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Epic says Apple ‘cherry picked’ info about Fortnite’s popularity in new filing

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Apple accuses Epic of ‘starting a fire and pouring gasoline on it’ in new Fortnite filing

In the ongoing Epic Games vs. Apple saga, Epic says in a new legal filing that Apple made incorrect statements in its own legal filing earlier this week, asserting that Apple “cherry picked” Google search results about the popularity of Epic’s Fortnite game.

Apple had suggested that Epic started the legal fight over Fortnite in the App Store as a publicity stunt, and that Fortnite had already started to decline in popularity:

“For reasons having nothing to do with Epic’s claims against Apple, Fortnite’s popularity is on the wane. By July 2020, interest in Fortnite had decreased by nearly 70% as compared to October 2019. This lawsuit (and the front-page headlines it has generated) appears to be part of a marketing campaign designed to reinvigorate interest in Fortnite.”

Apple kicked Fortnite off the App Store in August over an in-app payment system, which is a violation of App Store rules. Epic won a temporary restraining order against Apple prohibiting the iPhone maker from retaliating against Epic by terminating the developer account used to support the company’s Unreal Engine. But the judge decided in the same ruling that Apple is not required to bring Fortnite back to the App Store.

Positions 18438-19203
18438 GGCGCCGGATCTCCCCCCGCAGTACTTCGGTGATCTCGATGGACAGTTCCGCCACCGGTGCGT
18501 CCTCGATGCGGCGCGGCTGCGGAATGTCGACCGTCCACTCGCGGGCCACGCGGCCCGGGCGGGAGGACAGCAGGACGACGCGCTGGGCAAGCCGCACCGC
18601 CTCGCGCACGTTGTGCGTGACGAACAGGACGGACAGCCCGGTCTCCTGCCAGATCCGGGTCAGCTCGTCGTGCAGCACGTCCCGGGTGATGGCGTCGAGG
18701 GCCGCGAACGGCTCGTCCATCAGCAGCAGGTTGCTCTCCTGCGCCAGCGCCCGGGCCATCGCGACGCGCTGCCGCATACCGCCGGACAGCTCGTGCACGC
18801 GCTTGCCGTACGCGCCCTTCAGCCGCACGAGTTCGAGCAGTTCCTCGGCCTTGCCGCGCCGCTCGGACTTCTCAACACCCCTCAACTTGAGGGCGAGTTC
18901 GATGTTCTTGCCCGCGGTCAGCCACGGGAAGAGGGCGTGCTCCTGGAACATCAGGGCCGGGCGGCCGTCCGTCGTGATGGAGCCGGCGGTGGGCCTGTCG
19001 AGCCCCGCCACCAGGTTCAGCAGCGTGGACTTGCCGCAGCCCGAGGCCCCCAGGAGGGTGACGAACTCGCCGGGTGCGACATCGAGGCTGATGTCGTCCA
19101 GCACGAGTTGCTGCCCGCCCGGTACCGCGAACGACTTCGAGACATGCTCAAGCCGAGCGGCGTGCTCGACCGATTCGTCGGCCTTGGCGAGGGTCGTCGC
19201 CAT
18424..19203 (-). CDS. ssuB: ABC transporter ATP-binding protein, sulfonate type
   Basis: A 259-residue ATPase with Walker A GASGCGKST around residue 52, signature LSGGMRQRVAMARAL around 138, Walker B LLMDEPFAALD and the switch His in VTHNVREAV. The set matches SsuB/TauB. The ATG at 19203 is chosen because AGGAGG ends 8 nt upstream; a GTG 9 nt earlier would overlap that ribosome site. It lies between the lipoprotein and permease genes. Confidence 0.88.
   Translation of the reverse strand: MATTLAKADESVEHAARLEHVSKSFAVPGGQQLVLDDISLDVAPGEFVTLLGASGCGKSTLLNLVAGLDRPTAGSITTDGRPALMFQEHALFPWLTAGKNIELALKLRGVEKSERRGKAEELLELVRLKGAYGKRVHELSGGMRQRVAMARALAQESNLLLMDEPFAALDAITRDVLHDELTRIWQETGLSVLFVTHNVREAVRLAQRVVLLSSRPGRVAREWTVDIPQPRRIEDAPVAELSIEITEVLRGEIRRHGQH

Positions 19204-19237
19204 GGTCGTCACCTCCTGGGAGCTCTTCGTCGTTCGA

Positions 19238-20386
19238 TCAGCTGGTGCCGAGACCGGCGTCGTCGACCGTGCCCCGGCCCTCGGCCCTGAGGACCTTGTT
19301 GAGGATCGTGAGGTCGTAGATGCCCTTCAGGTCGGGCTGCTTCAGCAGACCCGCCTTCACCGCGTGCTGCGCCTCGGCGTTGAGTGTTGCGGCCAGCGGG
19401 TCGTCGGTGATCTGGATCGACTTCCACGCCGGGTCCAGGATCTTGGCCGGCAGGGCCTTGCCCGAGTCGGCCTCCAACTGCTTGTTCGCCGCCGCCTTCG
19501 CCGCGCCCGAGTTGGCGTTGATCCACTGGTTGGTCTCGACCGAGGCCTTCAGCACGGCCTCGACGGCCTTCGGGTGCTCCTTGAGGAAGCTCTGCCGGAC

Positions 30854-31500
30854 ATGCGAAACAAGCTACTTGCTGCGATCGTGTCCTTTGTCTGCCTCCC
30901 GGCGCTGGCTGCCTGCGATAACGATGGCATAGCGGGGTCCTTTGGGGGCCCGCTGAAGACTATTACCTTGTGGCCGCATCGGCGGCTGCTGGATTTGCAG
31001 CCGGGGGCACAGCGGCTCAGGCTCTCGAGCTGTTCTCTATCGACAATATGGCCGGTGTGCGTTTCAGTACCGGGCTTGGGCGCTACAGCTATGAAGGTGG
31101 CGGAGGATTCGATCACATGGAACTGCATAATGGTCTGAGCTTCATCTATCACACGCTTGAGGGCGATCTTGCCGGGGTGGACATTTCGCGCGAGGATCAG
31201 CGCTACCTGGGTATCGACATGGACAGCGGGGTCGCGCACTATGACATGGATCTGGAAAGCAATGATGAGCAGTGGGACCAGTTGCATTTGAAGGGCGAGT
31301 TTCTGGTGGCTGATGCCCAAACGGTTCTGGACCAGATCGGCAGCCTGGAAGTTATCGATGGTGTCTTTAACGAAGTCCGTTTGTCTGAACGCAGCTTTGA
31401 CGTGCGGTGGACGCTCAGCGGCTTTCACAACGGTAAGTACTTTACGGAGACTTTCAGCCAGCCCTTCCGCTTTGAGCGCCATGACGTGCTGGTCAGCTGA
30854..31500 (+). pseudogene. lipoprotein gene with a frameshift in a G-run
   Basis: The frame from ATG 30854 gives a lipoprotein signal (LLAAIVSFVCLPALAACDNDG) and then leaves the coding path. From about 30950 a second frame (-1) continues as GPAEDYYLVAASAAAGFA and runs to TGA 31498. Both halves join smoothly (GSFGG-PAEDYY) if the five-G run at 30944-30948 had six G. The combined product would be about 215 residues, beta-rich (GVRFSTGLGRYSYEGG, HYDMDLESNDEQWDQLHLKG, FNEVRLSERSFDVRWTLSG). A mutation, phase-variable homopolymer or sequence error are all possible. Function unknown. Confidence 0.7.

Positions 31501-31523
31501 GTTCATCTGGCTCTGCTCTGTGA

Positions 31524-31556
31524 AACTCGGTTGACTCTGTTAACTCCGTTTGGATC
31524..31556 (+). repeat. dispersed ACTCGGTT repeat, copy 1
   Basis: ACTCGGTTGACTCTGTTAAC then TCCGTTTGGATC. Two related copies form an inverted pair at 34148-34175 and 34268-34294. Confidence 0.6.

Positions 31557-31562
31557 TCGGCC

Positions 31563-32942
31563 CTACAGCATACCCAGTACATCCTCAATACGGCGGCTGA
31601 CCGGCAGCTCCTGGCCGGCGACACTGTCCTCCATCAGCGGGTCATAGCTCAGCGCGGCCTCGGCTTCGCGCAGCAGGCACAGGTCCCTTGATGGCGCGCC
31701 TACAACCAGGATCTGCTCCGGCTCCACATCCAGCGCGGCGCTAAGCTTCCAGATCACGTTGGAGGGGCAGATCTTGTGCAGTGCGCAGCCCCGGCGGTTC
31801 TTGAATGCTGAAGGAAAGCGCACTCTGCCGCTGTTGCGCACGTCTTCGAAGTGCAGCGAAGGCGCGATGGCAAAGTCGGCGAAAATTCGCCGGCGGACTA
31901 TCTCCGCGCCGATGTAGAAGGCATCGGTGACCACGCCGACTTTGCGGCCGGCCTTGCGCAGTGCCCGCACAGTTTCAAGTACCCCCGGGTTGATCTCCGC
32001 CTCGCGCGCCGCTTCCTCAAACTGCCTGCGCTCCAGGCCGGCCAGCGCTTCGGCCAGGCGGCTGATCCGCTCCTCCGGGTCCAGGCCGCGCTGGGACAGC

In its latest filing (embedded below if you’re dying to check out the latest), Epic says Apple’s statement of declining interest in Fortnite is untrue, citing its own user engagement data. “Over the period of time that Apple cherry-picked for its Google search volume comparison (between October 2019 and July 2020), the number of daily active users on Fortnite actually increased by more than 39%,” the filing states.

Apple did not immediately return a request for comment Saturday.

A full court hearing is scheduled for September 28th.

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Devon is a fitness enthusiast who loves playing Golf in his free time. He keeps in touch with the Golf events happening all around the world and jots down fine news pieces for the website.

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Epic rejects Apple claims that ‘Fortnite’ on iOS was dying

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Epic rejects Apple claims that 'Fortnite' on iOS was dying

The company further objected to Apple’s view that its in-app purchasing was essential to the App Store, noting that purchases for real-world products (like Amazon and Uber) didn’t have to use the same system. It refused Apple’s assertion that Epic “created the current situation,” maintaining that it was simply exercising its Supreme Court-backed power to reject “anti-competitive contractual conditions.”

There’s no guarantee the court will see things Epic’s way and force Apple to restore Fortnite until there’s a verdict in the lawsuit. However, the player numbers not only change the story, but give an idea as to how well Fortnite was faring on iOS. Epic appears to have made its risky move despite a surge of iOS gamers, not to spark a surge. Mind you, that also makes this more of a gamble. The longer Fortnite stays off the App Store, the greater the chance Epic loses that earlier momentum and the money that came with it.

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Devon is a fitness enthusiast who loves playing Golf in his free time. He keeps in touch with the Golf events happening all around the world and jots down fine news pieces for the website.